Courtroom Procedures And The Role Of The Prosecution

1206 words - 5 pages

During a trial, there are many rules, procedures, and codes of conduct that must be observed. These are in place to allow a trial to proceed more efficiently and fairly for both the defense and prosecution. According to one author, “Police, prosecutors, and criminal court Judges see too much crime, so they tend to see crime everywhere. We need rules to control their conduct, Judges to carefully apply those rules, and other Judges to review those decisions (” Courtroom procedures are important because, without them, defendants and prosecution alike could be treated unfairly. These procedures give a standard format for trials that must be followed to ensure that all parties have an equal opportunity to present their case.
There are two sides when it comes to a trial: the defense, and the prosecution. The defense, as the name suggests, is in charge of defending the accused party. They don’t exactly have to prove that their clients are innocent; the defense only has to make enough holes in the case of the prosecution to cause the jury to have reasonable doubt that the defendant is guilty. The prosecution, however, must provide evidence to argue beyond any doubt that the accused party is guilty of their crime. A prosecuting attorney will often be a government worker whose job is to carry out legal action against someone accused of a crime (WiseGEEK). They often work with investigators and the police in order to collect evidence they can use to solidify their case in advance for the day of the trial. A prosecuting attorney determines how severe of a charge will be brought against the accused, and sometimes will offer a lighter charge to the defendant if they will plead guilty or no contest. Someone seeking a career as a prosecuting attorney would need to earn a bachelor’s degree, as well as at least four years of law school, and pass several legal exams such as the Bar test (WiseGEEK).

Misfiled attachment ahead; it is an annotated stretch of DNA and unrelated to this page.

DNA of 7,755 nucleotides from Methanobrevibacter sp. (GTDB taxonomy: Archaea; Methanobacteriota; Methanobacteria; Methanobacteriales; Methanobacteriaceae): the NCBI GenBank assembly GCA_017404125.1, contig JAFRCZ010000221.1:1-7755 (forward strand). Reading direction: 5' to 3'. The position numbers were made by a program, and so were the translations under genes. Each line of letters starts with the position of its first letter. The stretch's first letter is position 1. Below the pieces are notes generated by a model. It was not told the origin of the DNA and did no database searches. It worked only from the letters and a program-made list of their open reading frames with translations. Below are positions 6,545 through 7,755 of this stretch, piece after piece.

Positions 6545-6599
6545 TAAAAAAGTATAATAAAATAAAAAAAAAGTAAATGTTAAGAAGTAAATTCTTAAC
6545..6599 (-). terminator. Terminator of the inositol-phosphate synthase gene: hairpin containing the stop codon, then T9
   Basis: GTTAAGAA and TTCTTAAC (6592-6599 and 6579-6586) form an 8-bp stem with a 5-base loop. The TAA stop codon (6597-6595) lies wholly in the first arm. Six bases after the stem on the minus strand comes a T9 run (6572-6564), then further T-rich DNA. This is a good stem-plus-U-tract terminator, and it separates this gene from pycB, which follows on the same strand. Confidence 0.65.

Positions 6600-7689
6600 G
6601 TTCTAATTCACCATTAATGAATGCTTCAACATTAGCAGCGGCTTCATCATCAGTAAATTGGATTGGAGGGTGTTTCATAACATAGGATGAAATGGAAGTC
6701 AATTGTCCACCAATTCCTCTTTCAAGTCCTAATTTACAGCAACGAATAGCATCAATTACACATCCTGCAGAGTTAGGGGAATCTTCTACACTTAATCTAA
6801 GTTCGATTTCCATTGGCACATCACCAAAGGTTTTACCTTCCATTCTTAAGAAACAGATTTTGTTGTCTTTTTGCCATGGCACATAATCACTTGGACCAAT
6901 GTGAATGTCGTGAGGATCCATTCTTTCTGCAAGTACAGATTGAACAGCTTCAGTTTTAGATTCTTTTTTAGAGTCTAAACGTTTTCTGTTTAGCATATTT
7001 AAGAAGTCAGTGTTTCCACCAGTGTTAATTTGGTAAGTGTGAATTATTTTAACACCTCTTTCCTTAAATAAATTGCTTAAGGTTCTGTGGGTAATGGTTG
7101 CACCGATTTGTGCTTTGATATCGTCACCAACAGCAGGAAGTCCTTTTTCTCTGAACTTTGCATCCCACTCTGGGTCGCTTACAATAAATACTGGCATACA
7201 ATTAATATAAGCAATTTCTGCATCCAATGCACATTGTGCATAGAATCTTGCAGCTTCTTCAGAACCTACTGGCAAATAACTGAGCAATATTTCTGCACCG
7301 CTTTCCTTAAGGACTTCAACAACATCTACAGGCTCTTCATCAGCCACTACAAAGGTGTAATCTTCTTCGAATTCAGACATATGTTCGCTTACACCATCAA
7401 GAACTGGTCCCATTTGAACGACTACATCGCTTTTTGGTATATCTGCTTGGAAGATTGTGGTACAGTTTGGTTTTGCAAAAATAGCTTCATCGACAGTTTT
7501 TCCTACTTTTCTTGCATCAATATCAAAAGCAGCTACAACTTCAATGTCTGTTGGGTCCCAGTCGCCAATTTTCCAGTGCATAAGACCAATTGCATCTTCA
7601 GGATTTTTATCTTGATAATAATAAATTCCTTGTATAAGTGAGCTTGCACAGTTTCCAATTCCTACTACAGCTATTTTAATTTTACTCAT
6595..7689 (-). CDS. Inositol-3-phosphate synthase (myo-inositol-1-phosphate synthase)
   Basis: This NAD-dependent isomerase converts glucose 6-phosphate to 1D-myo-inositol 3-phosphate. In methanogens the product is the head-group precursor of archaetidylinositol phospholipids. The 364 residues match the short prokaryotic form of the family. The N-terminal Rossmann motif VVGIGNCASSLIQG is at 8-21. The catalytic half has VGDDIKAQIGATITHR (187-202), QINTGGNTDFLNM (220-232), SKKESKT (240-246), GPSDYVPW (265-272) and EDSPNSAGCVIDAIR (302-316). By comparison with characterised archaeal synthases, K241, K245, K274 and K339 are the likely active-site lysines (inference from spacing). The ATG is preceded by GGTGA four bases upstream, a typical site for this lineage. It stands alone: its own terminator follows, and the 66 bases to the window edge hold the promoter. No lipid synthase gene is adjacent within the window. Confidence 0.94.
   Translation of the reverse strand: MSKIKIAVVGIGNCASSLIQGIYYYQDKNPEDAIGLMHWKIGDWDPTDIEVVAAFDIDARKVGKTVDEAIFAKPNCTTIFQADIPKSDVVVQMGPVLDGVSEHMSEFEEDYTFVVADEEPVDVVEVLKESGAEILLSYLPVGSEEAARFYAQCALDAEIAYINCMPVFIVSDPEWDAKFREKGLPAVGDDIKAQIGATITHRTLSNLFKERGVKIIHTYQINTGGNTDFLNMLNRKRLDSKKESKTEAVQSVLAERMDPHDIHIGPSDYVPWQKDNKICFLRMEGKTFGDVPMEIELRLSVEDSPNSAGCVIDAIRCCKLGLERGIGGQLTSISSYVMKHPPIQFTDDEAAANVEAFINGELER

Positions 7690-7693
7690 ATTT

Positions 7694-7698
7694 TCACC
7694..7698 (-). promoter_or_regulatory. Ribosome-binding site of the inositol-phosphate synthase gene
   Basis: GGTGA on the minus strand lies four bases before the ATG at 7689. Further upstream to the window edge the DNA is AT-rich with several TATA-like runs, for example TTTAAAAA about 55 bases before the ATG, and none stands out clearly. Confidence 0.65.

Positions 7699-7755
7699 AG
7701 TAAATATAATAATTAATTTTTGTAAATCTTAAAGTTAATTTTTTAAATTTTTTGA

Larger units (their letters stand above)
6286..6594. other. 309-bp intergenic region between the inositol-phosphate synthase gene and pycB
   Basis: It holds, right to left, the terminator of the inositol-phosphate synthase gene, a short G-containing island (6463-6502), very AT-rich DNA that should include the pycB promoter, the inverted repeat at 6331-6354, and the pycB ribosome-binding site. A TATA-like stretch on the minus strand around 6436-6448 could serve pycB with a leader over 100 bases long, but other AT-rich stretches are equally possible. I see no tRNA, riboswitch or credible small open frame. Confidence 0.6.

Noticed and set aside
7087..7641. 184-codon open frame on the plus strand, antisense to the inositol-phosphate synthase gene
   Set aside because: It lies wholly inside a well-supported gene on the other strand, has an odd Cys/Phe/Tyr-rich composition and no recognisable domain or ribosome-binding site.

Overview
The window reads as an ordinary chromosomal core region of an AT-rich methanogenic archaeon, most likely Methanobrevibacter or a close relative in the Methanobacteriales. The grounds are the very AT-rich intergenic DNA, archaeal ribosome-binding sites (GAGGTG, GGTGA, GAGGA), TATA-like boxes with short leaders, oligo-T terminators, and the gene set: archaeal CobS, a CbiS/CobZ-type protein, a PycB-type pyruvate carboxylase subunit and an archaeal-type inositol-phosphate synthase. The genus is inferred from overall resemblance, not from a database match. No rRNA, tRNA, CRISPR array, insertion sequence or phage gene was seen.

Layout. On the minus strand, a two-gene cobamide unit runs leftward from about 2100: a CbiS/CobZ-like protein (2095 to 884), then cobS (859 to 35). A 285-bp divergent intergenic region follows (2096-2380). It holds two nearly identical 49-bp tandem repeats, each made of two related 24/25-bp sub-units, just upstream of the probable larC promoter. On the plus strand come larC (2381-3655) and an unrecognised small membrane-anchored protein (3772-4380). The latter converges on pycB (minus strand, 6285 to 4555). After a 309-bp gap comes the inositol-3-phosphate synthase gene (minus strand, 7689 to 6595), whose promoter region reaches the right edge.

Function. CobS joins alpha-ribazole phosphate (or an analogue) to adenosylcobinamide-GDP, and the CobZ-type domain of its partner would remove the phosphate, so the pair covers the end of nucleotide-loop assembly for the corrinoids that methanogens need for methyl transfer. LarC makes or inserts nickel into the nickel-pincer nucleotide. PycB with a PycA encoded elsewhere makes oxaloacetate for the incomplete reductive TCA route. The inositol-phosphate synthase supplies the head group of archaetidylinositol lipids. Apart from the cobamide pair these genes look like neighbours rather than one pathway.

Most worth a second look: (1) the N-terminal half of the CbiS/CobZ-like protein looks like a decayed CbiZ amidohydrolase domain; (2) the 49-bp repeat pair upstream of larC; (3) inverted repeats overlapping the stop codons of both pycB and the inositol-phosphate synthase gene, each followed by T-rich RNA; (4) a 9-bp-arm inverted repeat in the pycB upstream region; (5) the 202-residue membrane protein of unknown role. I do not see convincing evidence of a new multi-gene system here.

Courtroom procedures begin before the day of the trial arrives. In a criminal case, the pre-trial proceedings vary based on the severity of the crime. With a simple misdemeanor case, which could only result in minor jail time or a fine, the pre-trial procedures are short and simple. Usually, the defendant is called to a pre-trial hearing where they are read the charges pressed against them and are asked to give either their plea of guilty and be given a sentencing date, not guilty and be given a trial date and bail amount, or to plead no contest (American Bar Association). However, in a felony case that could lead to a serious incarceration sentence, the procedure becomes more complex. There is a first hearing that is similar to that of a misdemeanor, except that a plea is not given. This is done at the second preliminary hearing to determine if there is actually enough evidence to charge the defendant with a crime. If there isn’t enough, the charges are dropped, but if there is, the case moves along in the process (American Bar...

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